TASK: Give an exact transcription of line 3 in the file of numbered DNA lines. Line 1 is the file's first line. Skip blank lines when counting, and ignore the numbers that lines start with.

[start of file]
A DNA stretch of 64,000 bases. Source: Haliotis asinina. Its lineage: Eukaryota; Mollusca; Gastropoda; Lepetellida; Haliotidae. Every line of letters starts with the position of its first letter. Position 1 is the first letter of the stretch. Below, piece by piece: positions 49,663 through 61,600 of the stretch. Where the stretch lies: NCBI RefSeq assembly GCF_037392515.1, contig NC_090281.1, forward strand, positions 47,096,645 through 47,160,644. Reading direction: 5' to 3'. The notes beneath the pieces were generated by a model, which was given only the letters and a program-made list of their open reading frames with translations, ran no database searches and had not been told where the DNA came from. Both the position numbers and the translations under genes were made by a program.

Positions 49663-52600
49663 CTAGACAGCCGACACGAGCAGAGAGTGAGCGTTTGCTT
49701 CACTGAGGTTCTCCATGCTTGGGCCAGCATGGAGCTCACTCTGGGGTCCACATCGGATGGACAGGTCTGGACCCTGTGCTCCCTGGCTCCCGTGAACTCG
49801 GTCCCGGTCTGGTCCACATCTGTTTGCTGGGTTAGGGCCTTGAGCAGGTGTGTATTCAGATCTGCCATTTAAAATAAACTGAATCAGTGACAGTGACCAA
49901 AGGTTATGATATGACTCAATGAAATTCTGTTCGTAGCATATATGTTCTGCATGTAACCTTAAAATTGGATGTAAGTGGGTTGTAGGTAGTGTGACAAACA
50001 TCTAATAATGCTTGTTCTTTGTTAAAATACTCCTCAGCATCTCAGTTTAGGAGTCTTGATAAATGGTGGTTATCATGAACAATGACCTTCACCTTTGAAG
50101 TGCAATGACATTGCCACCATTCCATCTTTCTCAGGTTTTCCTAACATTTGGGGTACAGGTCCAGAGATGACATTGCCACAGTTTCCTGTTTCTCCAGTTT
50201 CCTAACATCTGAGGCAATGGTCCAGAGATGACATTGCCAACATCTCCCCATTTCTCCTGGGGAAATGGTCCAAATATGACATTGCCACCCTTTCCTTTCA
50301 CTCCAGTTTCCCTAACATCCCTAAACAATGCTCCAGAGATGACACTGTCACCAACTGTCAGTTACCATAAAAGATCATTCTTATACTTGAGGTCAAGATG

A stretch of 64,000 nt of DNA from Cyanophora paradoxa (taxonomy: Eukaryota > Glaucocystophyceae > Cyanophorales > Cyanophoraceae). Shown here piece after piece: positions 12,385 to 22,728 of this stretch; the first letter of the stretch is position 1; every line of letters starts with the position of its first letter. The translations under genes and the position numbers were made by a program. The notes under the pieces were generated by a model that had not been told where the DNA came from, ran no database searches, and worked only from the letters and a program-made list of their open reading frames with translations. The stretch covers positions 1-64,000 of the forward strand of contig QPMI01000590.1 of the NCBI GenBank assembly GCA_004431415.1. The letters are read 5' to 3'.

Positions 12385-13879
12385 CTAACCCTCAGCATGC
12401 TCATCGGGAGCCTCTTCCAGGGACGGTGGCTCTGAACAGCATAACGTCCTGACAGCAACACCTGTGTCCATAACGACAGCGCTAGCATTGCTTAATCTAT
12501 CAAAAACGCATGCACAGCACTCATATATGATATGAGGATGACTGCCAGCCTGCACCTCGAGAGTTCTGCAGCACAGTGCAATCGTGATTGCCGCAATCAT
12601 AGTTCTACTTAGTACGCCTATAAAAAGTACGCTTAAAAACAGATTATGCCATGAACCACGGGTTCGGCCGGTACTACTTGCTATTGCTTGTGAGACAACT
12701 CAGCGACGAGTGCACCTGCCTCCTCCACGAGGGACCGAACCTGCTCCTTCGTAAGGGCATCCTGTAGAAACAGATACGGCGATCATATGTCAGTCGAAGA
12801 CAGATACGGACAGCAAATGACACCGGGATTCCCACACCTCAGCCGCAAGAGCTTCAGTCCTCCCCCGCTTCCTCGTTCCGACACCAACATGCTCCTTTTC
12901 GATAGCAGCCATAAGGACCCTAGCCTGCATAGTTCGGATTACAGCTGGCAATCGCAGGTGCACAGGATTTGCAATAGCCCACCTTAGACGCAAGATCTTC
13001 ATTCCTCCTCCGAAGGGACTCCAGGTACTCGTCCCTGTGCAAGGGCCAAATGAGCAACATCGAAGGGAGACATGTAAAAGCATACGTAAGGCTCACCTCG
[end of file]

49663 CTAGACAGCCGACACGAGCAGAGAGTGAGCGTTTGCTT